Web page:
If you've seen my project, The Melloman, you'll see a resemblance in the color scheme. The Drumssette is the sequel to The Melloman five years later. I did the painting at my work. They were very generous to allow me to spray paint in the office on weekends. Sorry for the Monday morning headaches.

This is what the case looked like when I bought it

The Back

I used the back control plate of the Beckman pH meter as a template for the Drumssette's I/O interface. I also had this piece laser cut in black transparent Plexiglass from Canal Plastics. The back of the Drumssette has the main audio out on a 1/4" jack, a 12v DC input, a 3.5mm clock output, and two 3.5mm audio inputs that bypass the cassette audio, and clocking.  I've noticed, increasingly, a lack of enthusiasm for portable magnetic tape media in North America. Come to find out, more and more people are focusing their attention on solutions that accommodate an entire musical library on a decidedly digital method of both playback and storage. Say you've moved on, and you embrace the digital lifestyle. You too can participate in the Drumssette's method of analog audio gating by plugging the headphone outputs of two digital media players (or any kind of audio) directly into the back of the instrument. The 3.5" jacks are switchable, and automatically bypass the audio of the cassette's four tracks. Jack one bypasses tracks 1 and 2, jack two bypasses 3 and 4. The audio is bypassed before the clock stage, so now the Drumssette's sequence frequency can be dictated by one of the external audio sources. You can also play the tape and clock the sequencer, but bypass only two tracks. For example, you can sequence the bass drum and snare on tracks 3 & 4 from the cassette tape, then send an alternate source to 1 & 2. This is good for those people who haven't gone fully digital, but only 50% digital. The sequencer's clock signal is fed parallel to the Clock Out on the Drumssette, so you can sync up the Drumssette to other instruments.

The back of the Drumssette


Drumssette Functions


1) Sixty Four mechanical push on/push off switches. When on, an LED attached to the bottom lights up. These map the drum beats.

2) Volume control for drum track 4

3) Volume control for drum track 3

4) Volume control for drum track 2 

5) "Focus" changes delay rate of PT2399 feeding sequencer. Allows you to scoot over gate to compensate for attack loss, or make double time/warped beats

6) "Sensitivity" attenuates analog signal amplitude that feeds sequencer clock, before it goes through delay stage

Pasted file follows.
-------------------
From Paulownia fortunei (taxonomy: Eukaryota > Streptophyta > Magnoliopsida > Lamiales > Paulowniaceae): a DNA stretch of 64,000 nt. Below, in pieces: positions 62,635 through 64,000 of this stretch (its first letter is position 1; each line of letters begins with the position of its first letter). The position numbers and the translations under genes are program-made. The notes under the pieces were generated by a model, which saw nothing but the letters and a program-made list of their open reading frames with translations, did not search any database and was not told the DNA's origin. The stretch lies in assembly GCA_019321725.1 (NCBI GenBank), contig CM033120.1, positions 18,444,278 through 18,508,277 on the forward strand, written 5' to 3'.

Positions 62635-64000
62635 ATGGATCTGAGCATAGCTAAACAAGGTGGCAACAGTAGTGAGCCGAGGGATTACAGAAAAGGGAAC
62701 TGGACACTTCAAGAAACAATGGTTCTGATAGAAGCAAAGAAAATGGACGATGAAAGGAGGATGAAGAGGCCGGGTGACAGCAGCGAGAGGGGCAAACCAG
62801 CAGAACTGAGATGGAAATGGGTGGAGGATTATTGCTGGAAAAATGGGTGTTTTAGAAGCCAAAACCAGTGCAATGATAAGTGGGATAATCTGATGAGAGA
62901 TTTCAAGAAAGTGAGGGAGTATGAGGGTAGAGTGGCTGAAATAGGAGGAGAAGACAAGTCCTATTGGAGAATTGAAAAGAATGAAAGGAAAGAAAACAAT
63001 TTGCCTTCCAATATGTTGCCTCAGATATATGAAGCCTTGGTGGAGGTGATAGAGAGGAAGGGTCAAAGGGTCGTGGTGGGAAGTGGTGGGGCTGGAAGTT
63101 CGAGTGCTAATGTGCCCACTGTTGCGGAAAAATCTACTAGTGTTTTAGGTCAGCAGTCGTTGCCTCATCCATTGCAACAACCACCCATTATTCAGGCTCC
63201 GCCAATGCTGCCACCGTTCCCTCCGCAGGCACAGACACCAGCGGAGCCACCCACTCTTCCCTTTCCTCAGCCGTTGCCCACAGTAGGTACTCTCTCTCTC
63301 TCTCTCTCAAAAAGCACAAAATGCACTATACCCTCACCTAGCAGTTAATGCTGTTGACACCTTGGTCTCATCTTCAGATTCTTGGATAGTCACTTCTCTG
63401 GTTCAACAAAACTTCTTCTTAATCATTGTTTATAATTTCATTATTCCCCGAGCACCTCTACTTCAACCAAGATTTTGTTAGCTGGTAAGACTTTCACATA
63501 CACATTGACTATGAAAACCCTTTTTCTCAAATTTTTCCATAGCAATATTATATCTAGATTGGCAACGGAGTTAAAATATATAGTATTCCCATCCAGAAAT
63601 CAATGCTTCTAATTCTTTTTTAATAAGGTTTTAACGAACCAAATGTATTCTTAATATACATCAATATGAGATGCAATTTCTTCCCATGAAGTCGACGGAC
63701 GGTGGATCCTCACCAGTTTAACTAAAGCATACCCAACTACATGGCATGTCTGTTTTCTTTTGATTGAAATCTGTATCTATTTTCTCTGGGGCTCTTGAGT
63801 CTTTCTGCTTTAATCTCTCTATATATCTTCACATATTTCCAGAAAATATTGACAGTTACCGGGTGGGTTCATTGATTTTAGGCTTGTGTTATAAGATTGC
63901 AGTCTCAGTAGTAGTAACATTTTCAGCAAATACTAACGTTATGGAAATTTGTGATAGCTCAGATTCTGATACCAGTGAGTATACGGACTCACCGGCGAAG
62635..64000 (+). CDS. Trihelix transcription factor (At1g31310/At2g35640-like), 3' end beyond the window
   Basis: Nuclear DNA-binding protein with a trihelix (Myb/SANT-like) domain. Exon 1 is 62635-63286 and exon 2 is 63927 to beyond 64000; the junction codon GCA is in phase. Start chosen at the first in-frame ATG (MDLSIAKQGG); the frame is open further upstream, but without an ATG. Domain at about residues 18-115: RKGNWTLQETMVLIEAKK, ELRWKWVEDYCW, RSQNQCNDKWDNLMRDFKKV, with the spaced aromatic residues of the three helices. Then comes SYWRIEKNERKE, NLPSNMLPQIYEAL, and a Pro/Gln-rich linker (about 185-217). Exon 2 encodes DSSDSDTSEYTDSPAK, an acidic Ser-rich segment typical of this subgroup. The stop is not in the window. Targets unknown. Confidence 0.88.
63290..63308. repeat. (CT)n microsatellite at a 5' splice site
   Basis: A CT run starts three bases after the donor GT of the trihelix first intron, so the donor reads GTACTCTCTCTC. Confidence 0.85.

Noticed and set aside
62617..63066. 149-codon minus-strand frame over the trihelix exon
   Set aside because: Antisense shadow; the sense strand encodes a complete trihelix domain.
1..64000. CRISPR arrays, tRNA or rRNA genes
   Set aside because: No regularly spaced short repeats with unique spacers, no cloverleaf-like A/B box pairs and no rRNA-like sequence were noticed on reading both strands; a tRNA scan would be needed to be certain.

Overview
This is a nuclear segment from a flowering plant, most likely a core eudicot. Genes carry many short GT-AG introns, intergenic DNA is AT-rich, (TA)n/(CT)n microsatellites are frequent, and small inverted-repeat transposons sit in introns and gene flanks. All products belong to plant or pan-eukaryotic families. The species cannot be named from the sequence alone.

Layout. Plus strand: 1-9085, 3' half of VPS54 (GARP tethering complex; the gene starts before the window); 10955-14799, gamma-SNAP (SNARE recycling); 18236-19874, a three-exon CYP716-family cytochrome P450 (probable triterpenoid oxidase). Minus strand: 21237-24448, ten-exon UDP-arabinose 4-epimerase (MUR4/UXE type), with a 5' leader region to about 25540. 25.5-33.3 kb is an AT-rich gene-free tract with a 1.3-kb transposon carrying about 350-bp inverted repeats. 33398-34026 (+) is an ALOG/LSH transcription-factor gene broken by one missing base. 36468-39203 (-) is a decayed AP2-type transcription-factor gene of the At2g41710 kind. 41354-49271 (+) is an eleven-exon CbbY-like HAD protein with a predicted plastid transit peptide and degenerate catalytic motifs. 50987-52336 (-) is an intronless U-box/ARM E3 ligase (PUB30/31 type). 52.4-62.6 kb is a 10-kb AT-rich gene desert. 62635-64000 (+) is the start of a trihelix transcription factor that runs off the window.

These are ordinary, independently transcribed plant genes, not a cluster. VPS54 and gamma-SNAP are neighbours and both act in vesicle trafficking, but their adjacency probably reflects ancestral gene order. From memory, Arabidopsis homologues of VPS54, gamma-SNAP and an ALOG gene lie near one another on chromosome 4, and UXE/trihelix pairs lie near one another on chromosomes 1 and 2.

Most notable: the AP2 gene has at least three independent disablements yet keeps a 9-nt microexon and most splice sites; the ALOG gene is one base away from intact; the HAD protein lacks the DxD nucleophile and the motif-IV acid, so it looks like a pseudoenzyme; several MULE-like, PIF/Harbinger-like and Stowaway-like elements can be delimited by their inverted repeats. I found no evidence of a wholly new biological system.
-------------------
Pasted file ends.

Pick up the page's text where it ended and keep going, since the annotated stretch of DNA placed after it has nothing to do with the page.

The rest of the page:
7) "Select" is a four position rotary switch that selects one of the four tracks to feed the sequencer clock

8) "Tone" is a passive low pass filter

9) Master volume control

10) Power switch

11) Start/Stop activates the sequencer, and starts the rhythm

12) "Fill" is momentary drum fill. When pressed, it gates all four tracks at the same time. Basically, this unmutes everything

13) "Reset" resets the sequence

14) Tempo control adjusts pulse width of PWM circuit powering motor. This slows down/speeds the motor, which changes tempo and pitch of drums

15) 3-way toggle switches determine method of gating. Up is "Echo" (analog gating), middle position is off, down is digital on/off gating. Each track
is controlled discretely.

16) Manual trigger buttons momentarily gate the individual tracks for as long as buttons are pressed down. These will trigger according to "echo/digital"
switch position

17) Volume control for drum track 2 

18) LEDs give parallel feedback for digital gating status per track. LEDs are diffused through two layers of frosted plastic material, and under tinted


Making Tapes

The type of Tascam four track I used is indeed a recorder, but ironically it doesn't work well making tapes for the Drumssette. That's why I didn't include any recording inputs on the instrument. This Tascam is a four track in its most simple form, and it doesn't allow multi-tracking. You can only record one track at a time. To make tapes properly, all the drum tracks have to be in perfect sync, and completely isolated from each other. This is where good friends come in handy. Thanks Ben and Lindsay for letting me borrow your nice, multitracking Yamaha 4 track for so long. Your heart is true, you're a pal and a confidant.